The marketing team is extraordinarily busy, from community activities to press briefings to creating and distributing all the materials needed to explain Firefox: both new features and the overall pleasure of using Firefox to people who haven’t yet experienced what’s possible with Firefox. It’s a massive undertaking to launch a product with a userbase the size of Firefox. We couldn’t do it without the deep integration of the marketing team with the massive Mozilla community and we’re seeing that at work.

So we’re experiencing extreme levels of activity and performance in giant parts of the Firefox community. That’s combined with an intense sense of pressure building. It’s a little like seeing the first rays of sunshine appear on the horizon, and knowing that blazing ball of summer will appear soon.

Review of Summer ’08 Goals

May 14th, 2008

Here’s a review and evaluation of the “Summer 2008 Goals” that I described in my last post. Indented text is the material that was written two years ago.

Summer 2008 Goals

1. Make the Mozilla project a centerpiece of the Internet. Why? To make our values, our “meme” a fundamental piece of the Internet’s future

  • Contributors come to Mozilla to get involved
  • Developers come to Mozilla resources to build good web-related apps (akin to going to MS to build their type of app
  • Thought leaders come to Mozilla to see our technology and learn what we think
  • Security world comes to Mozilla to see how we do things
  • Users come to Mozilla because they trust us and our products
  • MoFo, MoCo, others well integrated for benefit of the project
  • Others follow our lead even if don’t support our values (e.g., IE7)

Background: If I were to have picked only one goal, this would have been it. We’re trying to move Internet life towards the views expressed in the Mozilla Manifesto. To do that we need to be a significant actor (not the significant actor, but one of the central actors) in Internet development. The more central we are the more we can promote an open, secure, distributed style of online life.

Evaluation: Wow. We’ve done this. I don’t mean that we’ve accomplished every example, the examples are just that, examples of indicators. Here’s where we are:

  • We’re a centerpiece of the user experience, with over 170 million people worldwide experiencing the Web through the Firefox ecosystem.
  • Mozilla’s development and testing communities have scaled along with our user growth.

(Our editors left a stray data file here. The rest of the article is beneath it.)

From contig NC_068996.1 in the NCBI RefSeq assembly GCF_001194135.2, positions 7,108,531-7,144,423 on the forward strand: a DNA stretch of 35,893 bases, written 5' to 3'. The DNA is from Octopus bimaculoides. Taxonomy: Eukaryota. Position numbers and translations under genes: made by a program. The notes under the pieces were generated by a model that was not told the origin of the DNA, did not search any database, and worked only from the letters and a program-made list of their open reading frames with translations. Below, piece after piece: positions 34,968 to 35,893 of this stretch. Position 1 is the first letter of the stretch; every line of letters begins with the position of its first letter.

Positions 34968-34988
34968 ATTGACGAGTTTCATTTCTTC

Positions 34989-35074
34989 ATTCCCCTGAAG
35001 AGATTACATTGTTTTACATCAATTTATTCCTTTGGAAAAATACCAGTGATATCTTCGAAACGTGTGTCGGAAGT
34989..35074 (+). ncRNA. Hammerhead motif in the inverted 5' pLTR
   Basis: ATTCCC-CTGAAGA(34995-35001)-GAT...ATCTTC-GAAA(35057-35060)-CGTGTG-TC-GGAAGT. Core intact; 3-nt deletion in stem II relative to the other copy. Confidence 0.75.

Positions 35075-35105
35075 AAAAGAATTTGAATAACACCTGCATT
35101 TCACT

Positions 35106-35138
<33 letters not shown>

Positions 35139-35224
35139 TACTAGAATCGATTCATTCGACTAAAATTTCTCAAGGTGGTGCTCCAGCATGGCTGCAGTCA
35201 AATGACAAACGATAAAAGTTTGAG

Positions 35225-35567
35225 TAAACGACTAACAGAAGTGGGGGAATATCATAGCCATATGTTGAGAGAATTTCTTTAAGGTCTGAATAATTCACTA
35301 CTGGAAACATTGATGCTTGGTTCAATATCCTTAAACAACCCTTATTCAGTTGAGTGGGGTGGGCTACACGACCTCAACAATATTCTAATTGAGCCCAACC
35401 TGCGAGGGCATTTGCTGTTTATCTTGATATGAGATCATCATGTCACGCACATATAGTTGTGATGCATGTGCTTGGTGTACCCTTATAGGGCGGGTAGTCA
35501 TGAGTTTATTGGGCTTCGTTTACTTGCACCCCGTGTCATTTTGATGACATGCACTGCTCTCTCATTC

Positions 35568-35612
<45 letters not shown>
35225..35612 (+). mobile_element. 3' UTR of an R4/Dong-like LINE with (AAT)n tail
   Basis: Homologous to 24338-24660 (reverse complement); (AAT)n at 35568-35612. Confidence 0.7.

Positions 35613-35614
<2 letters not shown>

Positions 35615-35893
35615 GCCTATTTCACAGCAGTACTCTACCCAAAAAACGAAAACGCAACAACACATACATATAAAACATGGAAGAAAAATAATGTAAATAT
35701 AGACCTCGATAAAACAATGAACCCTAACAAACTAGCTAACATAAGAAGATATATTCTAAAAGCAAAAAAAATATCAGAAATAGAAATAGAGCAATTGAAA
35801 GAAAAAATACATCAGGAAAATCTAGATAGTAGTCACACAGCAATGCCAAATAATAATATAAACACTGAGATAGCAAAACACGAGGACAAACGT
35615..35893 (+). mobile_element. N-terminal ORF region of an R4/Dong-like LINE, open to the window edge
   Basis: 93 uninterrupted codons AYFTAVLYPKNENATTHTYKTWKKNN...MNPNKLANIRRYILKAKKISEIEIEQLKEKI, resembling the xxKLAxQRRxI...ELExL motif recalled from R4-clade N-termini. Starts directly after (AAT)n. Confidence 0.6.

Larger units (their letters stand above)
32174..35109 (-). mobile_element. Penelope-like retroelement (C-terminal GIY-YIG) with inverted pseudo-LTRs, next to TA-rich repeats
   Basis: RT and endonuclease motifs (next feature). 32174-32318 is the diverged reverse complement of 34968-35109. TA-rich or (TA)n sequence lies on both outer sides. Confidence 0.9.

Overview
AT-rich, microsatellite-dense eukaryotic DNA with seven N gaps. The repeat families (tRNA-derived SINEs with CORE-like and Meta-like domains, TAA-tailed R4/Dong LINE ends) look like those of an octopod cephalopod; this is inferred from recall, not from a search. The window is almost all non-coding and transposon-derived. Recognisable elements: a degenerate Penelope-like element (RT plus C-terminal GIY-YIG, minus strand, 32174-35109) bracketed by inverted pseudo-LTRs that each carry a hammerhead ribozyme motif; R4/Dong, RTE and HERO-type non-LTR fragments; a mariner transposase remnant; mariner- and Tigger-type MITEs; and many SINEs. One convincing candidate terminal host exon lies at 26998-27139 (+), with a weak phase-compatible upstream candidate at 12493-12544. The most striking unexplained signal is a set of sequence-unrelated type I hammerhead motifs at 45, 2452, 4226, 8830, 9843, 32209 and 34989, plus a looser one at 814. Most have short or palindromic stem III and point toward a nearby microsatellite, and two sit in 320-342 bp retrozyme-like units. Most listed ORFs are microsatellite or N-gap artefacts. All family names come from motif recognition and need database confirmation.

• Our outreach/adoption/marketing communities have expanded dramatically in both numbers and scope of activities undertaken.
  • Thought leaders, the press and the industry come to Mozilla both to see our technology and to learn what we think in areas as diverse as Firefox, Prism, Weave, mobile and even small projects such as our social project the “Coop” some time back.
  • People use Mozilla technologies to build products far beyond our focus; in fact people are positioning Mozilla technology as an entry into the “Rich Internet Application” realm even as we’re promoting the Web as the platform.
  • The “browser” is once again understood to be a fundamental piece of the Internet experience, rather than an esoteric piece of the operating system that people can safely forget about. As a result Microsoft has recreated a browser team and has made some improvements to its browser offering.
  • Technology thinkers, governments, developers and users are all interested in what Mozilla is doing.
  • Mozilla is a key voice in the development and adoption of web standards and is often used by website developers as a reference implementation for critical web standards. This is great for the Internet as it promotes compatibility for all browsers.
  • We’re a centerpiece in the awareness of open source and free software, where our consumer products are often the first open source/free software product that a consumer interacts with directly. Our increased contact with people in India, Brazil, Argentina and China reveal intense interest in Mozilla, and nascent communities eager for greater contact and involvement.

We’re not perfect of course and there’s plenty of room for improvement. The Mozilla Foundation and Mozilla Corporation (and now Mozilla Messaging) are still confusing to many people and need to be more understandable. Our security record is outstanding, and yet we still find our transparency leads to inaccurate press reports and analyses. Our planning processes are radically transparent and yet sometimes there is so much publicly available information that it’s hard to determine what is important.